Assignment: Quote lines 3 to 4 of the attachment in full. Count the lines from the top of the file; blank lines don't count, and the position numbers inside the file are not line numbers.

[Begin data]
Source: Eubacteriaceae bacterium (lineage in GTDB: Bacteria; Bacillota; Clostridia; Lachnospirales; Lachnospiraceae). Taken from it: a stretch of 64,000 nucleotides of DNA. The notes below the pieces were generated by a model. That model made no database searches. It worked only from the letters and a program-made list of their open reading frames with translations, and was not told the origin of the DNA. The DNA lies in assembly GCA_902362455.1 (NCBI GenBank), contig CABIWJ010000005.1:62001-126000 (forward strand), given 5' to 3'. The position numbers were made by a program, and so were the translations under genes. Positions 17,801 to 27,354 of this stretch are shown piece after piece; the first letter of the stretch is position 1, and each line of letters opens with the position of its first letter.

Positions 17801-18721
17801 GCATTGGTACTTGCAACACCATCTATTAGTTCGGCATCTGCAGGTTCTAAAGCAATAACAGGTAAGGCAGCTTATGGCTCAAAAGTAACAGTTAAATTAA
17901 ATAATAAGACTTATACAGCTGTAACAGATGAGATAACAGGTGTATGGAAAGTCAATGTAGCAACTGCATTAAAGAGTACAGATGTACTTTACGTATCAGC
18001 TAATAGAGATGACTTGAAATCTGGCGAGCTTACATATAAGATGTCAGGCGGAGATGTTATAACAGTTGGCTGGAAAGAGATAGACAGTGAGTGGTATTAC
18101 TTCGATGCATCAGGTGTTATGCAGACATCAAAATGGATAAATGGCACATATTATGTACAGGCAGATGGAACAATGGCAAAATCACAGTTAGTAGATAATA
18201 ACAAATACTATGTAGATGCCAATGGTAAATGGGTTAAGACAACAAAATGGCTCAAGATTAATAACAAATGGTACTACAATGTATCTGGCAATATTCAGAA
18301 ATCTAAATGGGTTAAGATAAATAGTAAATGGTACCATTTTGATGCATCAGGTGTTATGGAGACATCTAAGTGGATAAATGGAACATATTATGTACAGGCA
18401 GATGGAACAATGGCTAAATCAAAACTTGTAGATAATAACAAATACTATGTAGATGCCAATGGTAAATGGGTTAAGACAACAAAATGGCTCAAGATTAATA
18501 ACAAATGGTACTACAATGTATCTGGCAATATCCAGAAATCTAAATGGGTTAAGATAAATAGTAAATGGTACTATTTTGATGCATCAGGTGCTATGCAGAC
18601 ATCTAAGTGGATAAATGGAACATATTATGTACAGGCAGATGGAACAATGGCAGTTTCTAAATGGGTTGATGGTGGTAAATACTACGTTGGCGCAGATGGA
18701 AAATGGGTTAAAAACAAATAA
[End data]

17801 GCATTGGTACTTGCAACACCATCTATTAGTTCGGCATCTGCAGGTTCTAAAGCAATAACAGGTAAGGCAGCTTATGGCTCAAAAGTAACAGTTAAATTAA
17901 ATAATAAGACTTATACAGCTGTAACAGATGAGATAACAGGTGTATGGAAAGTCAATGTAGCAACTGCATTAAAGAGTACAGATGTACTTTACGTATCAGC